When asked how Cruz could run for president if he was born in Canada, McCain answered, "I do not know the answer to that."
McCain was born in the Panama Canal Zone in 1936, and the Senate unanimously passed a resolution declaring him a natural born citizen when he ran for president in 2008. McCain said Wednesday the issue is different because the Canal Zone was a territory and U.S. Military base and there was precedent set when Barry Goldwater, who was born in Arizona when it was a territory, ran for president.
"That's different than being born on foreign soil," he said.
"I think there is a question," he said of Cruz. "I am not a constitutional scholar on that but I think it's worth looking into. I don't think it's illegitimate to look into it."
Cruz was born in Calgary, Alberta, in 1970 to an American citizen mother and Cuban-born father. He has said he is an American citizen by virtue of his mother's U.S. citizenship. He has renounced his Canadian citizenship. Legal scholars have said Cruz meets the requirement of natural born citizenship, though it is untested in the courts.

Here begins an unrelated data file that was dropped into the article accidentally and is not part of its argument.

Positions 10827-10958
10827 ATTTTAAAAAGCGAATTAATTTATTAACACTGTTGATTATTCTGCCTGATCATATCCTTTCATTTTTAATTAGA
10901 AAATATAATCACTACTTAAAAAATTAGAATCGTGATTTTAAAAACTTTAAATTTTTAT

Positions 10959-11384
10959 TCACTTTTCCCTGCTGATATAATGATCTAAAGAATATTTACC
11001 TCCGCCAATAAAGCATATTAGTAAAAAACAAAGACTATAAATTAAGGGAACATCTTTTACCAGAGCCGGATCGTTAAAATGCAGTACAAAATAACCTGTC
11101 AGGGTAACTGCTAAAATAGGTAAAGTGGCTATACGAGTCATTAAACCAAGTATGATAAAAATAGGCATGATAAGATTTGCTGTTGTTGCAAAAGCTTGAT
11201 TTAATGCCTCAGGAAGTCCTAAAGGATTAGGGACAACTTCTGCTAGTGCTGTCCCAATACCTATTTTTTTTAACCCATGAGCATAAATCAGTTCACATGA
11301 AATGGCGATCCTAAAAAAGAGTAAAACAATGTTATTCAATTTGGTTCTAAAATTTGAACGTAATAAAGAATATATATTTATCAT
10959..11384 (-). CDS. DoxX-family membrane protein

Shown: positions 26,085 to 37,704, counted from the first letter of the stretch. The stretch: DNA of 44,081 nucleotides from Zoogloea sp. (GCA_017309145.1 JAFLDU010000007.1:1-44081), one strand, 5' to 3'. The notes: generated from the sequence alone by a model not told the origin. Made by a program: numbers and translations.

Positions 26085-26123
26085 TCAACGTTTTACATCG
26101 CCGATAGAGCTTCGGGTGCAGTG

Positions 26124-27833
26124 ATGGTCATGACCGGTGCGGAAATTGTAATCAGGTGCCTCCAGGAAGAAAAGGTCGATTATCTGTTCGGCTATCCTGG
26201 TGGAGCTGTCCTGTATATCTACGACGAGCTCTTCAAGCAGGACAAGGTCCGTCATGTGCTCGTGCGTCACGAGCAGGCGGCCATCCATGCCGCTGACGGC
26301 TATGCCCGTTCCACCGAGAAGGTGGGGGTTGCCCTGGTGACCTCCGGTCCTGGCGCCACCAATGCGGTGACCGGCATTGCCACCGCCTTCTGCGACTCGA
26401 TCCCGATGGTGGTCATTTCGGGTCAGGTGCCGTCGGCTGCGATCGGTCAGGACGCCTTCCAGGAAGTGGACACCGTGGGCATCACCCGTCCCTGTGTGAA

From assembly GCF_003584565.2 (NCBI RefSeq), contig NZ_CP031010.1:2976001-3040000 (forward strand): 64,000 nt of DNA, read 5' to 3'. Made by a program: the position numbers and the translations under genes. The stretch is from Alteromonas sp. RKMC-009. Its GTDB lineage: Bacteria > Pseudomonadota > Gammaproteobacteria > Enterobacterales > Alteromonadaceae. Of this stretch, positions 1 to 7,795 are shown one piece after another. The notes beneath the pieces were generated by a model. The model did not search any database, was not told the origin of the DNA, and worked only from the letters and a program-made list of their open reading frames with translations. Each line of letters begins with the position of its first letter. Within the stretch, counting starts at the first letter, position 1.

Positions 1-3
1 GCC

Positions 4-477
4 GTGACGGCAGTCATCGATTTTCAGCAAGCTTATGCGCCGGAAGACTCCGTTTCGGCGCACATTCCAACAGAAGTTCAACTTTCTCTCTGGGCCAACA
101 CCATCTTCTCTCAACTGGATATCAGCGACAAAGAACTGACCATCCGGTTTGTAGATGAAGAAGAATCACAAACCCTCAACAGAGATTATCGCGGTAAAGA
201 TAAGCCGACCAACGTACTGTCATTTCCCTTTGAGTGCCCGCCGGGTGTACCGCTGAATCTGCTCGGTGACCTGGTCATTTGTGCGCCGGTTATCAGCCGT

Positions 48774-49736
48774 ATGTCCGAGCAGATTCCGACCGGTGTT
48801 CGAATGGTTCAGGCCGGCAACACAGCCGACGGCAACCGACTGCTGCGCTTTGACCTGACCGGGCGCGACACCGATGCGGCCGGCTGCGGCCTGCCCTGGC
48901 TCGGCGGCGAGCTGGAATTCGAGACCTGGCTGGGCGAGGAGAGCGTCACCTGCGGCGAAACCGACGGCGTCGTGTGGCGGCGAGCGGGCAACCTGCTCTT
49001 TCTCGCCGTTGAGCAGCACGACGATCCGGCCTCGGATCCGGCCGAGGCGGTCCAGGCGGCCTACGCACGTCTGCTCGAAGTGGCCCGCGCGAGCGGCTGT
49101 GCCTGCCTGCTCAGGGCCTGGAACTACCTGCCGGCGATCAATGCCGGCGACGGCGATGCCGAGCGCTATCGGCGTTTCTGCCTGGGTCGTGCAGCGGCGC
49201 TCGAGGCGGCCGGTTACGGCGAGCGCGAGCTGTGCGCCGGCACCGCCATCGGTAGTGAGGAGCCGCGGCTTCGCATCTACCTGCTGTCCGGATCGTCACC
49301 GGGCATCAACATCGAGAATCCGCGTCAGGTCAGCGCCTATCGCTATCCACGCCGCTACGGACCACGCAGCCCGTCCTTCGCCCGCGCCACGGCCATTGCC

Sen. Rand Paul, who is also seeking the Republican nomination, also brought up the issue Wednesday, stating Cruz is eligible to be prime minister of Canada.
Cruz initially responded to Trump's comment by tweeting a clip of an episode of "Happy Days" where a character water skis over a shark, which has come to mean something is overdone. Speaking to reporters, he said that the public wants to focus on substantive issues. The media, he said, "loves to ... gaze at their navels for hours on end by a tweet from Donald Trump or from me or from anybody else. Who cares?"
On Wednesday Cruz again asserted that the media want him and Trump to fight -- and that he doesn't intend to do so. Cruz's campaign did not immediately respond to McCain's comments.